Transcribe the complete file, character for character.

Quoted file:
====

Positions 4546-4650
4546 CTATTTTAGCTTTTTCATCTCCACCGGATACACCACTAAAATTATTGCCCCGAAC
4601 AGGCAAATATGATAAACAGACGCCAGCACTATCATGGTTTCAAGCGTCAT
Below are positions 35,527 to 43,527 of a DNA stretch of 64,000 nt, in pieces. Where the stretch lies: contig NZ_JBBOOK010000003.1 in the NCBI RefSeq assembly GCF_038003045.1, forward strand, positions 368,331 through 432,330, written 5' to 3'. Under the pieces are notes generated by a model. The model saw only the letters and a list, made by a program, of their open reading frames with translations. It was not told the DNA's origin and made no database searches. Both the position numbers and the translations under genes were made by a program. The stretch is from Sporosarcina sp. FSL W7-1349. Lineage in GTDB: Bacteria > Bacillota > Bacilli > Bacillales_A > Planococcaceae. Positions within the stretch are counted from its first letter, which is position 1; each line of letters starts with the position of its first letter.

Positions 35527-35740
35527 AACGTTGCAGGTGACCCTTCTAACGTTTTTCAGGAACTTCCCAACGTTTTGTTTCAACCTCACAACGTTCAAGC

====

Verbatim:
Positions 4546-4650
4546 CTATTTTAGCTTTTTCATCTCCACCGGATACACCACTAAAATTATTGCCCCGAAC
4601 AGGCAAATATGATAAACAGACGCCAGCACTATCATGGTTTCAAGCGTCAT
Below are positions 35,527 to 43,527 of a DNA stretch of 64,000 nt, in pieces. Where the stretch lies: contig NZ_JBBOOK010000003.1 in the NCBI RefSeq assembly GCF_038003045.1, forward strand, positions 368,331 through 432,330, written 5' to 3'. Under the pieces are notes generated by a model. The model saw only the letters and a list, made by a program, of their open reading frames with translations. It was not told the DNA's origin and made no database searches. Both the position numbers and the translations under genes were made by a program. The stretch is from Sporosarcina sp. FSL W7-1349. Lineage in GTDB: Bacteria > Bacillota > Bacilli > Bacillales_A > Planococcaceae. Positions within the stretch are counted from its first letter, which is position 1; each line of letters starts with the position of its first letter.

Positions 35527-35740
35527 AACGTTGCAGGTGACCCTTCTAACGTTTTTCAGGAACTTCCCAACGTTTTGTTTCAACCTCACAACGTTCAAGC